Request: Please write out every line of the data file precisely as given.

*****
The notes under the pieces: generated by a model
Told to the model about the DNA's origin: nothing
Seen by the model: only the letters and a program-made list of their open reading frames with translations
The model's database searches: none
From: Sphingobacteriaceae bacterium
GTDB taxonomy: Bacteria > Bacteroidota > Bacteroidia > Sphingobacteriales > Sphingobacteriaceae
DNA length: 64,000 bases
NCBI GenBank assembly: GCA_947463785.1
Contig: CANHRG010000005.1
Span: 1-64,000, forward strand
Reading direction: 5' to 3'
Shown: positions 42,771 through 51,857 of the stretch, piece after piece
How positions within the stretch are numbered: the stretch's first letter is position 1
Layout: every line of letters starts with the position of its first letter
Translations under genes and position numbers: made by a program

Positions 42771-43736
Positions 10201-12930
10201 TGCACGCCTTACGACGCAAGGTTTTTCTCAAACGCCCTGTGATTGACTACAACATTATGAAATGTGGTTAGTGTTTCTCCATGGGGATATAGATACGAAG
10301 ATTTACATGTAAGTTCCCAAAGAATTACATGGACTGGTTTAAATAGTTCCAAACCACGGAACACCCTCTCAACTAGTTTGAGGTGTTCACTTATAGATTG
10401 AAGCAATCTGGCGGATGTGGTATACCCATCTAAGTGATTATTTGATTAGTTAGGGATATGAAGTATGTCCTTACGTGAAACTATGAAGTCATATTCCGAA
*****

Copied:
The notes under the pieces: generated by a model
Told to the model about the DNA's origin: nothing
Seen by the model: only the letters and a program-made list of their open reading frames with translations
The model's database searches: none
From: Sphingobacteriaceae bacterium
GTDB taxonomy: Bacteria > Bacteroidota > Bacteroidia > Sphingobacteriales > Sphingobacteriaceae
DNA length: 64,000 bases
NCBI GenBank assembly: GCA_947463785.1
Contig: CANHRG010000005.1
Span: 1-64,000, forward strand
Reading direction: 5' to 3'
Shown: positions 42,771 through 51,857 of the stretch, piece after piece
How positions within the stretch are numbered: the stretch's first letter is position 1
Layout: every line of letters starts with the position of its first letter
Translations under genes and position numbers: made by a program

Positions 42771-43736
Positions 10201-12930
10201 TGCACGCCTTACGACGCAAGGTTTTTCTCAAACGCCCTGTGATTGACTACAACATTATGAAATGTGGTTAGTGTTTCTCCATGGGGATATAGATACGAAG
10301 ATTTACATGTAAGTTCCCAAAGAATTACATGGACTGGTTTAAATAGTTCCAAACCACGGAACACCCTCTCAACTAGTTTGAGGTGTTCACTTATAGATTG
10401 AAGCAATCTGGCGGATGTGGTATACCCATCTAAGTGATTATTTGATTAGTTAGGGATATGAAGTATGTCCTTACGTGAAACTATGAAGTCATATTCCGAA